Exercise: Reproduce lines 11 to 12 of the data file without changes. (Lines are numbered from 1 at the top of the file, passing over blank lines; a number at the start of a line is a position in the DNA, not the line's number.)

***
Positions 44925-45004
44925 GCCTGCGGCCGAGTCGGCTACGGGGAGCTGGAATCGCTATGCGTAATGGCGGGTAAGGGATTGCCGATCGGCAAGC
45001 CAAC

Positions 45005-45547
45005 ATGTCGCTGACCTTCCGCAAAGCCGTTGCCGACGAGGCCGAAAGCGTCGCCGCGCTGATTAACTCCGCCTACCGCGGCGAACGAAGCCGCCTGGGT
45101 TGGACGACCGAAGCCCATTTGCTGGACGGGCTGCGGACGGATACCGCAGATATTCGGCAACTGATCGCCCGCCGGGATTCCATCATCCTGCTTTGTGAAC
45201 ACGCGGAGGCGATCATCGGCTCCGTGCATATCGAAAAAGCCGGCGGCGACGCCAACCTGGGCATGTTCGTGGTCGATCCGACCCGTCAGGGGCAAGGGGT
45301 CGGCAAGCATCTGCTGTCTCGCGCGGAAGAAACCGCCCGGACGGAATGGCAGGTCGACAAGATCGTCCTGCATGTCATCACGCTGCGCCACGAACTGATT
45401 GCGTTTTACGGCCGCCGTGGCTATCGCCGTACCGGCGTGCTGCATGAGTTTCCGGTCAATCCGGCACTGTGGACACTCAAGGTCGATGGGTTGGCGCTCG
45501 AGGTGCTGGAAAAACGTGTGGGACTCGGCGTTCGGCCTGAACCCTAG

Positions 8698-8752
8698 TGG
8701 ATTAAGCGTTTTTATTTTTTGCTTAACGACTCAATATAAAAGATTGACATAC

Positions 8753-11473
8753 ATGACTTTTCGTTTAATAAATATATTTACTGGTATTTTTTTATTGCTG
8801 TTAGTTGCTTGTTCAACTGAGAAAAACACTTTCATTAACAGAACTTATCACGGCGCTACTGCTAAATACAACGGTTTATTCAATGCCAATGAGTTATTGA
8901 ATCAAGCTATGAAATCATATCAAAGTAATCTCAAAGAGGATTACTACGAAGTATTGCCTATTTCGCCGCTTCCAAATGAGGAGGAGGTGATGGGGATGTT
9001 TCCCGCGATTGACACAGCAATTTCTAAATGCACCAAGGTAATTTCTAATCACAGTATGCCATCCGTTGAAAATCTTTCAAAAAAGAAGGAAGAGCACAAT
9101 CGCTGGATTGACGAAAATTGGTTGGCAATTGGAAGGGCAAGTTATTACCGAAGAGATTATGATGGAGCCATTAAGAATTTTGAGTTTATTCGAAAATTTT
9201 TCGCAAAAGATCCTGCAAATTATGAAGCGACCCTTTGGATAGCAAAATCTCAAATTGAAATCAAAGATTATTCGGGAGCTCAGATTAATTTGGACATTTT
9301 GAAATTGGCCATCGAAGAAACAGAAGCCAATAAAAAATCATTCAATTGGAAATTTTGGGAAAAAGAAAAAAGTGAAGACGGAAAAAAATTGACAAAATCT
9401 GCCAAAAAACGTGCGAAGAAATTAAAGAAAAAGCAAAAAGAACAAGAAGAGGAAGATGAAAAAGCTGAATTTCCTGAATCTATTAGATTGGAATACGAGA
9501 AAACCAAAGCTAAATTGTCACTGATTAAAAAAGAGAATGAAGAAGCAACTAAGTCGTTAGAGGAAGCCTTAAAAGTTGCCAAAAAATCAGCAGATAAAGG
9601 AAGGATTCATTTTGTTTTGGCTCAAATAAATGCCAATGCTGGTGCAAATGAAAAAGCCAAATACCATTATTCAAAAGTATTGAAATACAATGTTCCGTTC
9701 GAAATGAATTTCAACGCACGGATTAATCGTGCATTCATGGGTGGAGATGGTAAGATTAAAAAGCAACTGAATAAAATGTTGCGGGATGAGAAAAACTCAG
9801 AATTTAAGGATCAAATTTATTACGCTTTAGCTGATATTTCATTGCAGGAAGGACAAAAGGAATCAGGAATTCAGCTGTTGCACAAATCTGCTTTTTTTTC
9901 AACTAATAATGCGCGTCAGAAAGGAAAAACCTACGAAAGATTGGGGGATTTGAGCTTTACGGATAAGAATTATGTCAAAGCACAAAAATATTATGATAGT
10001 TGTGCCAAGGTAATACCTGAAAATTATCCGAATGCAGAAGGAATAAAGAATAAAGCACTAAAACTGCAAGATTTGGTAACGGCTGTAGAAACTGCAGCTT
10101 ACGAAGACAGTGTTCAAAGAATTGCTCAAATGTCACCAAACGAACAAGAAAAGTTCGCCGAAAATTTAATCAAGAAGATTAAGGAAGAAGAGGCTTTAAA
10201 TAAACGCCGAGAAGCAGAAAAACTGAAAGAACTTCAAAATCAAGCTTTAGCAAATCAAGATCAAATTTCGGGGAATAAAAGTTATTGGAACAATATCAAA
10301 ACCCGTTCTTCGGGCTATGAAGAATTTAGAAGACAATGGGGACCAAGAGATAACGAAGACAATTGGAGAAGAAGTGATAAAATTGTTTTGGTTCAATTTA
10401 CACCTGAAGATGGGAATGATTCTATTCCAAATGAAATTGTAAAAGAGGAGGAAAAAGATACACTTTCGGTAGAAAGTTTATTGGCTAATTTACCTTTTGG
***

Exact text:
Positions 8698-8752
8698 TGG